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BMJ. 2008 Jul 10;337:a494. doi: 10.1136/bmj.a494.

Changing perceptions of weight in Great Britain: comparison of two population surveys.

Author information

  • 1Cancer Research UK Health Behaviour Research Centre, Department of Epidemiology and Public Health, University College London, London WC1E 6BT.

Abstract

OBJECTIVES:

To examine changes in public perceptions of overweight in Great Britain over an eight year period.

DESIGN:

Comparison of data on self perceived weight from population surveys in 1999 and 2007.

SETTING:

Household surveys of two representative samples in Great Britain.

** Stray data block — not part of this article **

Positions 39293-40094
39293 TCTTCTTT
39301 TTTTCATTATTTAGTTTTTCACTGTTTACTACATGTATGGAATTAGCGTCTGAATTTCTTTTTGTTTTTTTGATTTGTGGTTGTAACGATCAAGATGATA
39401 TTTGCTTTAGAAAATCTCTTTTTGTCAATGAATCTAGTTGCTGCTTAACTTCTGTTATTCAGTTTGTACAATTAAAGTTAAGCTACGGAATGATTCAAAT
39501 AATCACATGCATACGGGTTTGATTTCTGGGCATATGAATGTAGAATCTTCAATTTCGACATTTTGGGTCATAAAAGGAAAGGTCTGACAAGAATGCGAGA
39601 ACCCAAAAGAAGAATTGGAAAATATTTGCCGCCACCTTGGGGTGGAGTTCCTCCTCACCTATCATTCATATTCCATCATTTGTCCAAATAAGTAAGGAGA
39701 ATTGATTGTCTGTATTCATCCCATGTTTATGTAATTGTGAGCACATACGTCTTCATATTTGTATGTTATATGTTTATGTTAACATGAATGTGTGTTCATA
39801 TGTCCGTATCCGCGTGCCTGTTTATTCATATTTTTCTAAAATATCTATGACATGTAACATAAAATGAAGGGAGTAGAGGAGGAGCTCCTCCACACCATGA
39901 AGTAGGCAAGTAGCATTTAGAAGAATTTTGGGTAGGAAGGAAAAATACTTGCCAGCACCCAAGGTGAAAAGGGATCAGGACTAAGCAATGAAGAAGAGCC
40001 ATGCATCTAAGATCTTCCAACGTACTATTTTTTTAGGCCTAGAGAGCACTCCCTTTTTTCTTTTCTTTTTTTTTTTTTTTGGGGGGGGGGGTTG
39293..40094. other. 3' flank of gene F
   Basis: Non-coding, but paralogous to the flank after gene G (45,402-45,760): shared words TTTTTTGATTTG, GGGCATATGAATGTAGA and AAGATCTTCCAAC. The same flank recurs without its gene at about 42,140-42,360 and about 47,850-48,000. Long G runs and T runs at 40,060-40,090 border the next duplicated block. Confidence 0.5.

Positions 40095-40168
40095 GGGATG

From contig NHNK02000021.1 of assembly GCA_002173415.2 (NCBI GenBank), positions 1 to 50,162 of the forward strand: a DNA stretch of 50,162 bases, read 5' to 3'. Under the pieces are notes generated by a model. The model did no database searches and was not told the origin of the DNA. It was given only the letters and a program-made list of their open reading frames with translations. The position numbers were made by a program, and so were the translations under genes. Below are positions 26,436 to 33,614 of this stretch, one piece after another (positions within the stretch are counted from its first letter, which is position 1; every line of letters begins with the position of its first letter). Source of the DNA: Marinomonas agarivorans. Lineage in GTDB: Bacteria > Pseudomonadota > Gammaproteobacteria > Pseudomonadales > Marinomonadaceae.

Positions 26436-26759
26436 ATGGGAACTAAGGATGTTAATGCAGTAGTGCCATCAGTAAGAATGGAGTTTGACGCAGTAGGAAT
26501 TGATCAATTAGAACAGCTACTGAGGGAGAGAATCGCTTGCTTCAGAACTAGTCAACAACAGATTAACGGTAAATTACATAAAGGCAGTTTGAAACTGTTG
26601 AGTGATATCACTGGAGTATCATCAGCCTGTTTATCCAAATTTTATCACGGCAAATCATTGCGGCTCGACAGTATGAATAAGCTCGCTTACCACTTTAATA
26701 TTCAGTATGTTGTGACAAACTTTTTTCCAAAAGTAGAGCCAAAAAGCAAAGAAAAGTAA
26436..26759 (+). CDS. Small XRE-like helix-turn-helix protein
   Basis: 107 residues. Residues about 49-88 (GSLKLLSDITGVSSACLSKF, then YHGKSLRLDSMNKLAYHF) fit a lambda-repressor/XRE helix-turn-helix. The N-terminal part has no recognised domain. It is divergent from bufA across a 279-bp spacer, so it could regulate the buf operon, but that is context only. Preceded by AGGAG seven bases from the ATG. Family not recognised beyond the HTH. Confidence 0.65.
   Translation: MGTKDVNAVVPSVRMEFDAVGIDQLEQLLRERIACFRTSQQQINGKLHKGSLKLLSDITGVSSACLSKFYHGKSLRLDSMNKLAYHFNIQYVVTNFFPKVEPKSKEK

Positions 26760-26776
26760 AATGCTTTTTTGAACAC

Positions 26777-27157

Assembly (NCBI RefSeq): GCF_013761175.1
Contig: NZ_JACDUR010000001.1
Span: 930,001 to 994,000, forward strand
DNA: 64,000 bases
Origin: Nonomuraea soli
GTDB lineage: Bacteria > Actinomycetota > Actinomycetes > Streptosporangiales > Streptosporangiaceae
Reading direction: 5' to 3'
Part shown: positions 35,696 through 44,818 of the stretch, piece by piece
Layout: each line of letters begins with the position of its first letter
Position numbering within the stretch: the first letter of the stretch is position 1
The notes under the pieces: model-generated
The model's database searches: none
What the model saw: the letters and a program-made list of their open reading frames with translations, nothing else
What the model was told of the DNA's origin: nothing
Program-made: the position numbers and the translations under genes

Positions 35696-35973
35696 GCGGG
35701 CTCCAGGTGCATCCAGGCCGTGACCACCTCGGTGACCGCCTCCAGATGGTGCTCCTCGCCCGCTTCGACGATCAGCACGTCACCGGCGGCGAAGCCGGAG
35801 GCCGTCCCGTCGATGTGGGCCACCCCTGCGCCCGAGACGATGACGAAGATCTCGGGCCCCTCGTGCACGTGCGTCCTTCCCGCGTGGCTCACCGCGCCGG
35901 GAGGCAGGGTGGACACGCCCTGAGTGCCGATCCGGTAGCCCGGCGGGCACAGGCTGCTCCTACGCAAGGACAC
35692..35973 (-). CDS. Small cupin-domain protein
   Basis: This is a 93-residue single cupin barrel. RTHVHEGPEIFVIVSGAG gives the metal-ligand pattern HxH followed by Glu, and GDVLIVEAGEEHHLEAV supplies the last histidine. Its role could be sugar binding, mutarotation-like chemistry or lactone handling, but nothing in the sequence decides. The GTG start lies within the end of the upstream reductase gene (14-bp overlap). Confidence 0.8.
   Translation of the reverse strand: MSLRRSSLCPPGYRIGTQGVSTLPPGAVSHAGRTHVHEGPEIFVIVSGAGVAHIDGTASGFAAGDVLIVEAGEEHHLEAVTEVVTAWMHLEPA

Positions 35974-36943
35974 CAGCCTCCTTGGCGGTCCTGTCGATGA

PARTICIPANTS:

853 men and 944 women in 1999, and 847 men and 989 women in 2007.

MAIN OUTCOME MEASURES:

Participants were asked to report their weight and height and classify their body size on a scale from "very underweight" to "obese."

RESULTS:

Self reported weights increased dramatically over time, but the weight at which people perceived themselves to be overweight also rose significantly. In 1999, 81% of overweight participants correctly identified themselves as overweight compared with 75% in 2007, demonstrating a decrease in sensitivity in the self diagnosis of overweight.

CONCLUSIONS:

Despite media and health campaigns aiming to raise awareness of healthy weight, increasing numbers of overweight people fail to recognise that their weight is a cause for concern. This makes it less likely that they will see calls for weight control as personally relevant.

Comment in

PMID:
18617488
[PubMed - indexed for MEDLINE]
PMCID:
PMC2500200
Free PMC Article

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